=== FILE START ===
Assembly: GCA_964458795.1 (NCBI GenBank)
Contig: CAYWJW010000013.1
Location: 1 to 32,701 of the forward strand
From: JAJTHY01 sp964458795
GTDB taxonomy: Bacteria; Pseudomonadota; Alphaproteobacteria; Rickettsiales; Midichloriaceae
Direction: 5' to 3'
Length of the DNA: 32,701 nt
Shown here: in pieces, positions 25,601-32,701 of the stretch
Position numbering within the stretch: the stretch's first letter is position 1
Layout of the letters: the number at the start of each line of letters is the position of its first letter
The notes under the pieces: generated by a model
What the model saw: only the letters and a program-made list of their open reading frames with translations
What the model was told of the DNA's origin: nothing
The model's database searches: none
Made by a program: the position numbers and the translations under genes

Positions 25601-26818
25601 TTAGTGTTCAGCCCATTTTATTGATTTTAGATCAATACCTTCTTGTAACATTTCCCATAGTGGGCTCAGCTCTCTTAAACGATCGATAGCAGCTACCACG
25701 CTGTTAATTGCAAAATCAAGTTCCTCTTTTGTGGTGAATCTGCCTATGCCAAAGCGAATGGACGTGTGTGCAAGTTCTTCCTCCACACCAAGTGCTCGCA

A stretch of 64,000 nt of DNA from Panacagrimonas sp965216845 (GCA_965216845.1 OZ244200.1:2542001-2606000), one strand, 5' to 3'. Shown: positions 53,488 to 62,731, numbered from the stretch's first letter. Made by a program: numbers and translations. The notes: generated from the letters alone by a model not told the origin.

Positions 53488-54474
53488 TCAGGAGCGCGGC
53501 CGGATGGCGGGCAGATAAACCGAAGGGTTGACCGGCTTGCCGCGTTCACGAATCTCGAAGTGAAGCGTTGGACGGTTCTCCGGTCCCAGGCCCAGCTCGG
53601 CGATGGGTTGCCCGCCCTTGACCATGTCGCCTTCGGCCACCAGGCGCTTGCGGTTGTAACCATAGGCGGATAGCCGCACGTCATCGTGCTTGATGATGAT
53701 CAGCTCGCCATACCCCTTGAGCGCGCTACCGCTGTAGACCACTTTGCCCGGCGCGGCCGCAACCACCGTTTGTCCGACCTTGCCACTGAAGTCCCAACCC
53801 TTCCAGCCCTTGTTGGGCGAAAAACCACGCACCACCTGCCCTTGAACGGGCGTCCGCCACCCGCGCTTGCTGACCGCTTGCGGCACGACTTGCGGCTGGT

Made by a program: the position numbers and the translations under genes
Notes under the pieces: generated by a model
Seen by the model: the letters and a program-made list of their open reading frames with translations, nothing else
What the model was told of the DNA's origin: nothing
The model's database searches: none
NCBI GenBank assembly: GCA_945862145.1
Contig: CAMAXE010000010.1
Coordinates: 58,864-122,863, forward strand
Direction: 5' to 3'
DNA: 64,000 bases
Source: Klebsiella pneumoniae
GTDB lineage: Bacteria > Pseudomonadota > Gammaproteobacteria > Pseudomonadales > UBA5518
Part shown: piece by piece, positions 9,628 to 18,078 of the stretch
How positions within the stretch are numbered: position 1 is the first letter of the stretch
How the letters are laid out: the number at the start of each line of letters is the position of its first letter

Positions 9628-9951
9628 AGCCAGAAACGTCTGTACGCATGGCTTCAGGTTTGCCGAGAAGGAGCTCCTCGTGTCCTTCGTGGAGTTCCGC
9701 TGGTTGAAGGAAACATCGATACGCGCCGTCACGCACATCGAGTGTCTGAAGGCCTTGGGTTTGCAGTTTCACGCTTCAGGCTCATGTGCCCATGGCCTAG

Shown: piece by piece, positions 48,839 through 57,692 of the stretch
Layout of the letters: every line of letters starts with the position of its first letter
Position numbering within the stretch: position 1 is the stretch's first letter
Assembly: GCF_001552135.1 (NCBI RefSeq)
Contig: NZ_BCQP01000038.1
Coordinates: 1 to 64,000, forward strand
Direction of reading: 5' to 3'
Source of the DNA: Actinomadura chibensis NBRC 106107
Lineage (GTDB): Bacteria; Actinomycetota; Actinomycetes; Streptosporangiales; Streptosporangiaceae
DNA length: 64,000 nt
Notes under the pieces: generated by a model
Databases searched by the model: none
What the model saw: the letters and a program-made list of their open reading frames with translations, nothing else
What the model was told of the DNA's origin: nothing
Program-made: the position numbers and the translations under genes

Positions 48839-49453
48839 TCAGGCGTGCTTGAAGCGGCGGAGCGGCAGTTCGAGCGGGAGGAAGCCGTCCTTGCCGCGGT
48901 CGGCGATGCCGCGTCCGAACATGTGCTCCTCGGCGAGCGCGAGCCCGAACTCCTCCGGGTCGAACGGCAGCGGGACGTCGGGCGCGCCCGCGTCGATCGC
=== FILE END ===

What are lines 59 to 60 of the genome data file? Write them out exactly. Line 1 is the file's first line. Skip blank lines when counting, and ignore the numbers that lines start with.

Positions 48839-49453
48839 TCAGGCGTGCTTGAAGCGGCGGAGCGGCAGTTCGAGCGGGAGGAAGCCGTCCTTGCCGCGGT